This cycle went on for MONTHS. It was well over a year before this was fixed. I'd fax the paperwork, he'd confirm he got it, claim he was 'getting ready to file it' (At one point he even claimed he'd already refiled it) and then it's like his memory reset and the letter got sucked into the ether. At no point did he ever have a memory of getting a fax or talking to me previously or getting literally hundreds of phone message sticky notes on his desk. And every single time, he'd point out that there was this note in my file that says I owe this money. Several times it got sold into collections! I got turned down for a car loan and I had no idea why. Turns out it was because I had so much medical debt in collections.
At some point, months into this and literally hundreds of calls later, I went in for an appointment and the secretary (who was pretty new) told me I needed to make a payment before they'd even let me into the office. Evidently, the billing guy told her I had this huge outstanding bill I wasn't paying. I'm not an emotional person and I'm not a 'make a scene' type of person, but I couldn't take it anymore. I started bawling my eyes out in the waiting room, screaming for her to just let me talk to him. Maybe if he can see my face he will form some sort of memory and this will be all over. He refused to come out of his office but he did admit to remembering some fax, but 'it didn't say anything relevant.' I LOST it.
I finally made a payment. It was against my better judgment, but I needed to see the doctor. As soon as I got back to the room, I started telling the nurses what I'd been through and I'm basically screaming at this point because I was so angry! Basically the entire nursing staff was crowding around the room and I'm railing on this guy. I told the doctor that I couldn't do any more treatments until this billing situation was fixed. I ended up not going back to that doctor. I didn't do anything wrong and neither did he, but I just felt so embarrassed about my outburst.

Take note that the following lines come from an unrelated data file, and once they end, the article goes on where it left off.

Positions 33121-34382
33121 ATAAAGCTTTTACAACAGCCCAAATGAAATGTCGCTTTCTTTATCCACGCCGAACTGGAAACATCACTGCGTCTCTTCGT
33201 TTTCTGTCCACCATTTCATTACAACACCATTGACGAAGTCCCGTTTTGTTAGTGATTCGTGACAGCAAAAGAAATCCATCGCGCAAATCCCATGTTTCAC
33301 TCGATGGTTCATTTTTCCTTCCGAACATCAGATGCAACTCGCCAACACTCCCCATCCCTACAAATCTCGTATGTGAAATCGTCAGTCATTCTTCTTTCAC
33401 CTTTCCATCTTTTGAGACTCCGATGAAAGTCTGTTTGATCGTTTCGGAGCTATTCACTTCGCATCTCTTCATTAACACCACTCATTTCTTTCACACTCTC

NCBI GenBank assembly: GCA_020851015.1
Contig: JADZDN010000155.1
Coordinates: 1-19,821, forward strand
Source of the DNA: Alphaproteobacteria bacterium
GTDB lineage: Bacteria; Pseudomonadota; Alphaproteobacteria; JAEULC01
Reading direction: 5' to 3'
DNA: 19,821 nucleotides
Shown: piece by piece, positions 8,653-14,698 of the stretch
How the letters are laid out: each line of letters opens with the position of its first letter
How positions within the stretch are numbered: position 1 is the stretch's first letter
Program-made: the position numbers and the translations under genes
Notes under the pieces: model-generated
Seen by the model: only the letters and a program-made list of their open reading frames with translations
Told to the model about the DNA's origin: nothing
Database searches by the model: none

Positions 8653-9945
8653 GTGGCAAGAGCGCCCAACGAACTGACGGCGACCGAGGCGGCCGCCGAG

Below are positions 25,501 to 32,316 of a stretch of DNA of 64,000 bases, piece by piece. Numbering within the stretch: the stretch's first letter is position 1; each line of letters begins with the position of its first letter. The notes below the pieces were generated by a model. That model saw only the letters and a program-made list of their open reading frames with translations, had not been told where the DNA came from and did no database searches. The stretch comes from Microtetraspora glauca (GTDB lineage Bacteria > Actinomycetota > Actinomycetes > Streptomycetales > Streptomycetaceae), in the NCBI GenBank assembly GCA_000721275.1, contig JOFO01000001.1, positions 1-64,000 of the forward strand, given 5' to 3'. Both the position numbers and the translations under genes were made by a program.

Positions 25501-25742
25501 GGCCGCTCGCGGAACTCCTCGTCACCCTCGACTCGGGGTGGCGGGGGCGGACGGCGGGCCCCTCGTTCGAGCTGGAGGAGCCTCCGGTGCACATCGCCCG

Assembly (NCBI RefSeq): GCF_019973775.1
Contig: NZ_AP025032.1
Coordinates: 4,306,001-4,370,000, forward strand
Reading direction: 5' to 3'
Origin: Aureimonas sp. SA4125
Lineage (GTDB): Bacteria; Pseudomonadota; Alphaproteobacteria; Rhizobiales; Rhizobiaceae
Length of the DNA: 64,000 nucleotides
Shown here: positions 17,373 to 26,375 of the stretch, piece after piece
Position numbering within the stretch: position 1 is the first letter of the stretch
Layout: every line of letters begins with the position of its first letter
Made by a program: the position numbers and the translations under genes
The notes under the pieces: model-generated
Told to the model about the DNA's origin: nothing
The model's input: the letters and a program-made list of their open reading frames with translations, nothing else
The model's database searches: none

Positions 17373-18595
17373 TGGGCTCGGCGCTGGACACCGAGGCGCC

About a month later, I received another collections notice. I called the clinic and asked for the billing guy and was told he no longer worked there. She didn't say as much, but I assume I got him fired. The woman I spoke to took the bill out of collections immediately and sent the now year-old medical claims to the insurance company within the week. It was that easy, and for some reason, the guy couldn't take two minutes to do his stupid job."
"I was in the ER, throwing up and shuddering with uncontrollable tremors that looked like a slow-motion seizure. My arms jerking like I was doing the 'Funky Chicken.' I was unable to sit upright in a chair without passing out, had experienced months of worsening weakness, fainting, and confused cognitive abilities. I told the triage nurse that I suspected it was from a medication I'd been prescribed off-label that I didn't actually need.
She scoffed - literally freaking scoffed, like a snobby Victorian aristocrat in some low-quality historical fiction - and announced that it was anxiety. I could barely stutter out a basic phrase, and my arms were flapping away while I tried to keep myself from sliding down a wall.
'This?' she reiterated, condescendingly, 'This is anxiety,' as she pointed at me. I nearly self-immolated from fury.
Five hours later, I finally saw an ER doctor, who ALSO tried to insist it was anxiety, and didn't want to do any blood tests. I badgered her into it, with desperate tears and astounded, helpless laughter, and repeated fierce descriptions of horrific things I'd gone through that hadn't caused such a reaction, with clenched-teeth snarls of, 'if THAT anxiety didn't cause symptoms like this, stuff going on in my life right now sure wouldn't.'